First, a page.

He says,

[snip]

‘Look, I just want to talk to you.  Nothing will happen if I come in.’ Lock the door.

[snip]

She says,

‘Let’s be friends.’  Fine.  Date her best friend.

‘My sister’s got two beautiful kids.’  Whatever you do, do not have sex with this woman.

‘I’m not that kind of girl.’  Get the telephone number of her best friend right now.” (NINE, pgs. 103-4)

“I don’t tolerate victimizers or charlatans or liars or manipulators.” (NINE, pg. 109)

“…I have instituted the two-call rule…If I call a person twice and don’t receive a call back, that relationship is over.  I leave a short message saying that I will not be calling again.

[snip]

“I want to deal only with people who are respectful of others, even in a casual setting such as a restaurant.  Be aware of how others are treating you and question that treatment if you feel it isn’t square.” (NINE, pg. 110)

“If you have to convince someone to be your friend, the concept of friendship falls apart.  Like love, you can’t force it.” (NINE, pg. 111)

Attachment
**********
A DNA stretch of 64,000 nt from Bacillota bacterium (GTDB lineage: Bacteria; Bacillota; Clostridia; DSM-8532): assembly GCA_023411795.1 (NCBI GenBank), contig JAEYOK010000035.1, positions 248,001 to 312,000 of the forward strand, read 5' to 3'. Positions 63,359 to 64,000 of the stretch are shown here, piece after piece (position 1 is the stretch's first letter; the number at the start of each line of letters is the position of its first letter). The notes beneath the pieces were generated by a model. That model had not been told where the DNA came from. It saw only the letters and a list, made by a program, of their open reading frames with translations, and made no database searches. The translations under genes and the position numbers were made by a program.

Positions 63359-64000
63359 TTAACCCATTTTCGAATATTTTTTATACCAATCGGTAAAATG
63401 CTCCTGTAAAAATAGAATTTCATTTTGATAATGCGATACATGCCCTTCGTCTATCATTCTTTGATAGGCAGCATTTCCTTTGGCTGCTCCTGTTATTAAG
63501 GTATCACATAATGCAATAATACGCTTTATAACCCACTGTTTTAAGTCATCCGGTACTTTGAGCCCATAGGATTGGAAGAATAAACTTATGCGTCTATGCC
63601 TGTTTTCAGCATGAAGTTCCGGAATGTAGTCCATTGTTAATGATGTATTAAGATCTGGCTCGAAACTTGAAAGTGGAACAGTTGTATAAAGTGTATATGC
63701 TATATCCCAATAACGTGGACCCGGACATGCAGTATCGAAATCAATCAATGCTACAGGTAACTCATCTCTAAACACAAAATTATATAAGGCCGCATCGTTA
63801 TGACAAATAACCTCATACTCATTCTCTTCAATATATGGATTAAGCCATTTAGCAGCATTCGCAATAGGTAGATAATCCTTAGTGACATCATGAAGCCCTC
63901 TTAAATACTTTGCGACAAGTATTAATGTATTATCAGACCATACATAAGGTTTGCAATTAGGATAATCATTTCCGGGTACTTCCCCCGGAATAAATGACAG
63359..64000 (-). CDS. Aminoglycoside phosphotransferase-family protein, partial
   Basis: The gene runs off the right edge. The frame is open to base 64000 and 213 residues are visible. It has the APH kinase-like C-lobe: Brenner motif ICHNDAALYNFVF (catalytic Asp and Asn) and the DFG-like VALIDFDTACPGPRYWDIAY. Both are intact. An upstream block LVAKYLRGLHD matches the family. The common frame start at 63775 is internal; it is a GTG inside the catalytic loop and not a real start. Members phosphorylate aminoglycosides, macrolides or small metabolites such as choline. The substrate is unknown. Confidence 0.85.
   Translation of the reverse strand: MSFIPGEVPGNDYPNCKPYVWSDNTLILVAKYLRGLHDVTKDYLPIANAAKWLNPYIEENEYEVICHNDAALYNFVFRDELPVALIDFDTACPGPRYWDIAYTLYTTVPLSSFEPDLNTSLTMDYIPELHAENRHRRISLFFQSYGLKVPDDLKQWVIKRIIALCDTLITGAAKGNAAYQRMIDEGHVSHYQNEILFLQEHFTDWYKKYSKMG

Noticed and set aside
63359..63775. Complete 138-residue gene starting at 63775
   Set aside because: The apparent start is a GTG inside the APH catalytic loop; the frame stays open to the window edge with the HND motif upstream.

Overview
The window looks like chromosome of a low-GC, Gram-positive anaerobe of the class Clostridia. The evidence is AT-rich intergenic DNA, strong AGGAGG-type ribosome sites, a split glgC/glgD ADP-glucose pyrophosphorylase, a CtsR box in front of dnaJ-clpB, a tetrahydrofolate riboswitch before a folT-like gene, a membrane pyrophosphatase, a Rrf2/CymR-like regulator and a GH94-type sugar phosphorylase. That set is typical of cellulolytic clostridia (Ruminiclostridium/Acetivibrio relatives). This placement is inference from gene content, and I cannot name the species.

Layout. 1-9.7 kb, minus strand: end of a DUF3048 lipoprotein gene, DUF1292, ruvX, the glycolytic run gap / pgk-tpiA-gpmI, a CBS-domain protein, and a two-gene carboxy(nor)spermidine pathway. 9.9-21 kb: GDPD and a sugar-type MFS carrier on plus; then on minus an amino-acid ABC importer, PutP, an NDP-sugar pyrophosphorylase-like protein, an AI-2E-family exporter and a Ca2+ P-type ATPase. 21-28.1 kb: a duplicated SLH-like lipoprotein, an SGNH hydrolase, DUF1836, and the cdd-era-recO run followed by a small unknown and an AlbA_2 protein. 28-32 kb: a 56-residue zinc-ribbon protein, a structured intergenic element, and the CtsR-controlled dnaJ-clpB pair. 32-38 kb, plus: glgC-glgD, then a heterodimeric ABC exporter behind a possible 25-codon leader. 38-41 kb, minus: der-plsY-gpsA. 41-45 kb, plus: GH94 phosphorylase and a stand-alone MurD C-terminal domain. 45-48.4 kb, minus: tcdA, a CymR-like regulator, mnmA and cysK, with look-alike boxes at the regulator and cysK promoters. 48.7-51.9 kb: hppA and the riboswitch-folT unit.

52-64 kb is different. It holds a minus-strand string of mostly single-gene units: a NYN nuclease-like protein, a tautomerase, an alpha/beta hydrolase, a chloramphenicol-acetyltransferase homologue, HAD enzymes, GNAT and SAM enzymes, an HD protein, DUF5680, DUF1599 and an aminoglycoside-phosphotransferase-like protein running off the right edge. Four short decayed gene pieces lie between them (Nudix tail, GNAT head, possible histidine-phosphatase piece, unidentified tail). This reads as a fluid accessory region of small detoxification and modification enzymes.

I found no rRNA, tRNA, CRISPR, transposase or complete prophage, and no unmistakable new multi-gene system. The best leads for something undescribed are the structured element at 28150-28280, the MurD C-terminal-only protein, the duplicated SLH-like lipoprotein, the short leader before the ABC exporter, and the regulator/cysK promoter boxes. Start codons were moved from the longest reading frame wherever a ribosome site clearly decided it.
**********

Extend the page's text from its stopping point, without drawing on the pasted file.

“In my early years, I had no idea that I would rise so high in my career; nor did my friends.  They were betting on the penitentiary.” (NINE, pg. 111)

“For people like me…disaster is always in play, constantly present on the horizon…both my mother and father were possessed by a nagging fear that stuff would inevitably go wrong.

“..Americans born into wealth and power usually do not have that fear.  That’s because things always seem to work out for them.  Money buys security from harm and often can mitigate difficult situations.  Power, as we’ve discussed, leads to opportunities.” (TEN, pg. 118)

“Ms. [Rosie] O’Donnell demonizes anyone she disagrees with, and her musings are not to be questioned.” (TEN, pg. 119)